An outsize share of per capita international aid, even as the Palestinian Authority funds terrorists.
Tzipi Hotovely Jan. 24, 2016 4:10 p.m. ET
One often-cited key to peace between Israel and the Palestinians is economic development. To that end, there seems to be broad agreement about the importance of extending development aid to help the Palestinians build the physical and social infrastructure that will enable the emergence of a sustainable, prosperous society. But few have seriously questioned how much money is sent and how it is used.
Such assistance will only promote peace if it is spent to foster tolerance and coexistence. If it is used to strengthen intransigence it does more harm than good—and the more aid that comes in, the worse the outcome. This is exactly what has been transpiring over the past few decades. Large amounts of foreign aid to the Palestinians are spent to support terrorists and deepen hostility.
For years the most senior figures in the Palestinian Authority have supported, condoned and glorified terror. “Every drop of blood that has been spilled in Jerusalem,” President Mahmoud Abbas said last September on Palestinian television, “is holy blood as long as it was for Allah.” Countless Palestinian officials and state-run television have repeatedly hailed the murder of Jews.
This support for terrorism doesn’t end with hate speech. The Palestinian regime in Ramallah pays monthly stipends of between $400 and $3,500 to terrorists and their families, the latter of which is more than five times the average monthly salary of a Palestinian worker.
According to data from its budgetary reports, compiled in June 2014 by Israel’s Ministry of Foreign Affairs, the PA’s annual budget for supporting Palestinian terrorists was then roughly $75 million. That amounted to some 16% of the foreign donations the PA received annually. Overall in 2012 foreign aid made up about a quarter of the PA’s $3.1 billion budget. More recent figures are inaccessible since the Palestinian Authority is no longer transparent about the stipend transfers.
Embarrassed by public revelations of the misuse of the foreign aid, in August 2014 the Palestinian Authority passed the task of paying stipends to terrorists and their families to a fund managed by the Palestine Liberation Organization, also led by Mr. Abbas. Lest there be any doubt as to the purely cosmetic nature of the change, Palestinian Prime Minister Rami Hamdallah made assurances as recently as September 2015 that the PA will provide the “necessary assistance” to ensure these terror stipends.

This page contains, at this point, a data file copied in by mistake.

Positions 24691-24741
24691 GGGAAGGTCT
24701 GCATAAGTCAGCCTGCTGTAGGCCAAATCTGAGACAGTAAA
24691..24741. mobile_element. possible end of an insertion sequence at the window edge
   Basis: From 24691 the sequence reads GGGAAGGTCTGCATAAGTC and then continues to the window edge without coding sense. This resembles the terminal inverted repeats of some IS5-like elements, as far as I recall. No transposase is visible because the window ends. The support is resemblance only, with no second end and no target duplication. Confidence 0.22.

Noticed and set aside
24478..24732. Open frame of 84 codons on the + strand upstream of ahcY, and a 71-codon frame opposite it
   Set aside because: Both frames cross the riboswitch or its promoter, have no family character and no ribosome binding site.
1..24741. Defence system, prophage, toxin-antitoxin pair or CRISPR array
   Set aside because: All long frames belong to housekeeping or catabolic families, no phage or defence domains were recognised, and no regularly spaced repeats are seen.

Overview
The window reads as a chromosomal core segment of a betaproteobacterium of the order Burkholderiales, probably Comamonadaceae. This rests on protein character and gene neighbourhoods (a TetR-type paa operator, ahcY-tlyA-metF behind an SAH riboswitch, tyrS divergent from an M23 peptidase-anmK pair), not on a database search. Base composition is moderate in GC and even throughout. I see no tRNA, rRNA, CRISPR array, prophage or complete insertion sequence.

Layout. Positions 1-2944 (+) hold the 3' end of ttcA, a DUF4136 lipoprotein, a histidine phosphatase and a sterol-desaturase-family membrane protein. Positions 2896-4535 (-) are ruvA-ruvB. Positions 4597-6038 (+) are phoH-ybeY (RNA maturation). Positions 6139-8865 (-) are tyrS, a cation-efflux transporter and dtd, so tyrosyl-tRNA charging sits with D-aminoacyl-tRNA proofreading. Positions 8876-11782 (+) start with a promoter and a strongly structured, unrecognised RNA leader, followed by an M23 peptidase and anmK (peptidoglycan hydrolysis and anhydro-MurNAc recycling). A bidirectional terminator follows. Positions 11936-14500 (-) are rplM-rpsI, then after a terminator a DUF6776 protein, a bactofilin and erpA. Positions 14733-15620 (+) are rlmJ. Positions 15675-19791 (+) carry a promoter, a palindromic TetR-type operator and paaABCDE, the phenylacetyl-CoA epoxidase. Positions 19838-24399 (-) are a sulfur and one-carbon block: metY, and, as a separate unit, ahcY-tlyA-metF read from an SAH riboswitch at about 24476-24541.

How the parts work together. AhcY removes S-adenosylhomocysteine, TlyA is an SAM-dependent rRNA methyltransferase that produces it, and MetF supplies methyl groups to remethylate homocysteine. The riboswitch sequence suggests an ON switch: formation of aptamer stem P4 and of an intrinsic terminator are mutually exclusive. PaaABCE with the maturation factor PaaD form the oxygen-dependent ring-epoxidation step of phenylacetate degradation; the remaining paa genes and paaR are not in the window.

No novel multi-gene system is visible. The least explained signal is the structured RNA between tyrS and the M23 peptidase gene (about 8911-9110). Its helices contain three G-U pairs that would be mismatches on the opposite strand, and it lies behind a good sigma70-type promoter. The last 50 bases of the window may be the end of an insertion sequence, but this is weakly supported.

This procedural ruse apparently calmed the consciences of donor governments that continue to transfer aid. It is difficult to think of another case in which such a forgiving attitude would be taken regarding foreign aid to an entity that sponsors terror.
This situation is particularly disturbing given the disproportionate share of development assistance the Palestinians receive, which comes at the expense of needy populations elsewhere. According to a report last year by Global Humanitarian Assistance, in 2013 the Palestinians received $793 million in international aid, second only to Syria. This amounts to $176 for each Palestinian, by far the highest per capita assistance in the world. Syria, where more than 250,000 people have been killed and 6.5 million refugees displaced since 2011, received only $106 per capita.
A closer look at the remaining eight countries in the top 10—Sudan, South Sudan, Jordan, Lebanon, Somalia, Ethiopia, Afghanistan and the Democratic Republic of Congo—is even more alarming. CIA Factbook data show that these countries have a combined population of 284 million and an average per capita GDP of $2,376. Yet they received an average of $15.30 per capita in development assistance in 2013. The Palestinians, by comparison, with a population of 4.5 million, have a per capita GDP of $4,900.
In other words, though the Palestinians are more than twice as wealthy on average than these eight countries, they receive more than 11 times as much foreign aid per person. The Democratic Republic of Congo is a case in point: Its 79 million people have a per capita GDP of $700, yet they receive only $5.70 in aid per person.
Between 1993 (when the Oslo Process began) and 2013, the Palestinians received $21.7 billion in development assistance, according to the World Bank. The Palestinian leadership has had ample opportunity to use these funds for economic and social development. Tragically, as seen in Hamas-run Gaza, it prefers to use the funds on its terrorist infrastructure and weaponry, such as cross-border attack tunnels and the thousands of missiles that have rained down in recent years on Israel.
In Judea and Samaria, the “West Bank,” the situation is equally disturbing. Aside from funding terrorists and investing in hate speech, the PA stubbornly refuses to remove hundreds of thousands of Palestinians from “refugee” rosters, deliberately keeping them in a state of dependence and underdevelopment for no purpose other than to stoke animosity toward Israel.
It is difficult to come away from these facts without realizing the deep connection between the huge amounts of foreign aid being spent, the bizarre international tolerance for patently unacceptable conduct by the Palestinians and the lack of progress toward peace on the ground.
Donors to the Palestinians who support peace would do well to rethink the way they extend assistance. Money should go to economic and civic empowerment, not to perpetuate a false sense of victimhood and unconditional entitlement. It should foster values of tolerance and nonviolence, not the glorification and financing of terrorism.
Ms. Hotovely is the deputy foreign minister of Israel.